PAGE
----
For the second painting I had high expectations, which proved fatal!  I wanted to do a Frida that reflected her Indigenous heritage, I wanted an Aztec godess, an Icon, an image of power. I had so many ideas that when I went to execute them, they failed me. I had so much invested in the painting,  but the images came horribly! I wanted to dump the canvas, but, following Michael Atavar advice, I decided to go on. In fact, the penny dropped when I asked myself: “what is the worst that can happen if I do not complete these Fridas?” Well, I would have to cancelled my participation in the show, but this was not going to be the end of the world or terrible because this is a collective exhibition… so I realised that I had nothing to lose and decided to let it flow, play and experiment. Not that this worked better: the Fridas were not what I wanted, but I was less stressed, and somehow detached, as my ego was not really interested. One night I had the most intriguing dream: In the dream i was having to face a difficulty, which was something physical, like a wall… my inner voice said, push through that wall as much as you can, because there is “light” at the other side… I pushed through and yes, there was a solution! I was amazed by this all, and I thought this can be applied for my life, and for my painting, why not? I thought what if I have to distill what Frida is, what would I get? Perhaps it is her eyes, her characteristic eyebrows, her hair combed with flowers… and there it was, I repainted again and fill it with more materials to make it textured, and just focused on those essential elements.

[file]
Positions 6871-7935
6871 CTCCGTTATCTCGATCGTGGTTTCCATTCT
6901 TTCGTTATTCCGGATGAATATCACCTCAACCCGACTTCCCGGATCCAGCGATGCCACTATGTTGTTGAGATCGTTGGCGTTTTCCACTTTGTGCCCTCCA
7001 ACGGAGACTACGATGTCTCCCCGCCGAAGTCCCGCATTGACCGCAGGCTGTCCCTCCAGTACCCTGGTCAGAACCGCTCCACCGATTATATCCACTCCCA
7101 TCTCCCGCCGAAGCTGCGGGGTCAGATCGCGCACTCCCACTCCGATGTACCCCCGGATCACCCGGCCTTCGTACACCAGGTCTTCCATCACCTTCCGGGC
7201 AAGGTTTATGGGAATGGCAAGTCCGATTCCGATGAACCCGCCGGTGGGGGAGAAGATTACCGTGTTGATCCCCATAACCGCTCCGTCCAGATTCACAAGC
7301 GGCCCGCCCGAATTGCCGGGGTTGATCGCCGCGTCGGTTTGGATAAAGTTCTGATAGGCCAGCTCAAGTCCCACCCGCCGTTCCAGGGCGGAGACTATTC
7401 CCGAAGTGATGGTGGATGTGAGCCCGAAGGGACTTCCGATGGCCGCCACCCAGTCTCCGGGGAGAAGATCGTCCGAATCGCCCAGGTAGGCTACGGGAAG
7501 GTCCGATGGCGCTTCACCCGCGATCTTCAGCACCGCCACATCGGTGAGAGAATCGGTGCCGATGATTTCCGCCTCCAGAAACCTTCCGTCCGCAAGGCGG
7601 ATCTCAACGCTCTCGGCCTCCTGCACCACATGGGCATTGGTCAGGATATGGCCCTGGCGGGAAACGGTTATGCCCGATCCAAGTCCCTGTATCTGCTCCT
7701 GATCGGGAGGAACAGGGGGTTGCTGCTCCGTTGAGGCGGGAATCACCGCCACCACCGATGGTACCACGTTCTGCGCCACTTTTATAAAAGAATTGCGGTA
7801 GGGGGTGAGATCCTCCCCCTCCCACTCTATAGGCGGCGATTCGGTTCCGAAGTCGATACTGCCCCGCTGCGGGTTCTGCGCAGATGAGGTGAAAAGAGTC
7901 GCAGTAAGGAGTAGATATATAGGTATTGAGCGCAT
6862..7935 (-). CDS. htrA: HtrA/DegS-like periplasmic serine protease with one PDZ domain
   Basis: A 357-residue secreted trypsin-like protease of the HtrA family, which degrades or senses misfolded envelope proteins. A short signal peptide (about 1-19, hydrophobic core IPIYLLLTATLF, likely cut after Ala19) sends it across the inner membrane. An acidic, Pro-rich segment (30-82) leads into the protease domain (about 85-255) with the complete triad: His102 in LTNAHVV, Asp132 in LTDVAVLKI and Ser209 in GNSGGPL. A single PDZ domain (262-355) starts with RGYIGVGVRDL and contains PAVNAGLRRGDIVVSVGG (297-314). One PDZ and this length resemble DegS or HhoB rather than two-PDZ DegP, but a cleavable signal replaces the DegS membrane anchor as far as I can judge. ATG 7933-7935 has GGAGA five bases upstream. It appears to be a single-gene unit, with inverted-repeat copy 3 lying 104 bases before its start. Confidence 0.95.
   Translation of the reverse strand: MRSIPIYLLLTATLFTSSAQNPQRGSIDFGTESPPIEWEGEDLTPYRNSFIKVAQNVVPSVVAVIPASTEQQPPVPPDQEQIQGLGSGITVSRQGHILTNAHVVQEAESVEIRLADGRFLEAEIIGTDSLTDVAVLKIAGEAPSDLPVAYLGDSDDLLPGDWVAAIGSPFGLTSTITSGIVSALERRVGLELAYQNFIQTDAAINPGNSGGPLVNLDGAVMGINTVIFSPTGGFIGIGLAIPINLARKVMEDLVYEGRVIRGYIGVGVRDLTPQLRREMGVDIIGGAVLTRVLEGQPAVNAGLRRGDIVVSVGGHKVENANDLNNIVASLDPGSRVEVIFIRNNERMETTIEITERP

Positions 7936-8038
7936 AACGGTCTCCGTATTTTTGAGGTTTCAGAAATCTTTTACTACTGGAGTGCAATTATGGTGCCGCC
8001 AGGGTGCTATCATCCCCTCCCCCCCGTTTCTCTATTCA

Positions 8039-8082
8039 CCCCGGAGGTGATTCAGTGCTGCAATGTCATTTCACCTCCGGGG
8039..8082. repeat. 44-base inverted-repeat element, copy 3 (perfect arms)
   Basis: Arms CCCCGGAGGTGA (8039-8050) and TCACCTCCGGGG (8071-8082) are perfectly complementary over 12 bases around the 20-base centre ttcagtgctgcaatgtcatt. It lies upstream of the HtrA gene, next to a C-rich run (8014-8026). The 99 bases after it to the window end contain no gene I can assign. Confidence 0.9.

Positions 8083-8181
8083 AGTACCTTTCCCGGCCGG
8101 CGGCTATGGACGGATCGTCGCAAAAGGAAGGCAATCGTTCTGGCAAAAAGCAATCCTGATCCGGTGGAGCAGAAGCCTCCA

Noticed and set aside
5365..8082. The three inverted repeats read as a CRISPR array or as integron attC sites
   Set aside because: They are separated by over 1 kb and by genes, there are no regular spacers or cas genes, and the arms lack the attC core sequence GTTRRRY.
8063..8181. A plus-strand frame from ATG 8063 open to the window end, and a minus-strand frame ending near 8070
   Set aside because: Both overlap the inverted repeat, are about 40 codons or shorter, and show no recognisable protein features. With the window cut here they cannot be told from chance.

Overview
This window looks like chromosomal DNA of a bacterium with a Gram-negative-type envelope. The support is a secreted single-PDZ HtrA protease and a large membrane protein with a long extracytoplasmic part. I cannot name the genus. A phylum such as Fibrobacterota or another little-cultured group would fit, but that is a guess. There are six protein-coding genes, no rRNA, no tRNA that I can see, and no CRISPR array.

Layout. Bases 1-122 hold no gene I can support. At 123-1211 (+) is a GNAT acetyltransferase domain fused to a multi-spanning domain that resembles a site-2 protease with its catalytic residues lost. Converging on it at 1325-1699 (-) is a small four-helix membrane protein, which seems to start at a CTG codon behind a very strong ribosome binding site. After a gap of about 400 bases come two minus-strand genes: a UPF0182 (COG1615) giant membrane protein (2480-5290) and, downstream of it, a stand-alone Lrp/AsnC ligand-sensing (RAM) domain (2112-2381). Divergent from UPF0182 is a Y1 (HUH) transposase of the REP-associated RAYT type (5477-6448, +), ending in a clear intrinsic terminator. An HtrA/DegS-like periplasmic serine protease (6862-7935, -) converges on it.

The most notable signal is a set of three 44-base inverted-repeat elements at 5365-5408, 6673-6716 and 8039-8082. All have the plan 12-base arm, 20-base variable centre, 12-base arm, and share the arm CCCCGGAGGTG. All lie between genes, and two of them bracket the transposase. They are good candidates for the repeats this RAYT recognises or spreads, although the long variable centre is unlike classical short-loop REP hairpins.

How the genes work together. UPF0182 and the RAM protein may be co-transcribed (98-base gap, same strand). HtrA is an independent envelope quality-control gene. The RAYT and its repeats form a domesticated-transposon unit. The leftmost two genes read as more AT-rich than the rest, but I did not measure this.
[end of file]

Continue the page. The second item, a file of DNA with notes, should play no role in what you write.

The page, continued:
The result is a large representation of Frida that looks directly at the viewer! There is nothing else but her gaze…. I felt that was what I wanted all the time!  This Frida is there to advice you, to let you know what to do. It has the quality of an Aztec goddess, but with a more Western approach, in which the face and the gaze operate the miracle. I thought also that in Mexican culture there is a huge devotion to saints, as Frida herself represented by her appropriation of the “ex-votos“. These ex-v0tos are raw, naif, simple representations of miracles and are painted in tin or wood, and placed around the saints in gratitude.  In this painting, I wanted also to work on the gratitude, but also on the consultation part. I normally use a lot of little images, and indeed I did in the layers prior to the final result: I painted flowers, then I painted over them with spots, then I decided to write some fragments of Frida’s journal, then I decided to paste flowers, and at the end I decided to paint all in a deep pink coral hue and start again, this time focusing on her gaze and her hair, the constitutive elements of her iconography. I got through a number of paintings in search of the gaze. In fact, my representation is not based on a single painting but in a collection of them: I started with a griselle of hair and eyes in acrylics, and once i was happy with the result, I applied delicate layers of oil painting, one glaze after the other, leaving enough time to dry and glaze again. The result is a deep, layered and meaningful painting, with the beautiful shine of oil paint.  I am happy… she is gazing at the viewer, who can ask for advice:  “Frida, what would you do?”


So I really hope you can make it for the Private View on the 4th of August, at the Menier Gallery London, from 6-9 pm. the exhibition will run until the end of the month so just drop by and admire the work of our group of artists, reacting, representing and celebraing Frida’s Lust for Life.


Address: 51 Southwark St, London SE1 1RU


For more stories about Frida and Me, please follow the link on the main menu!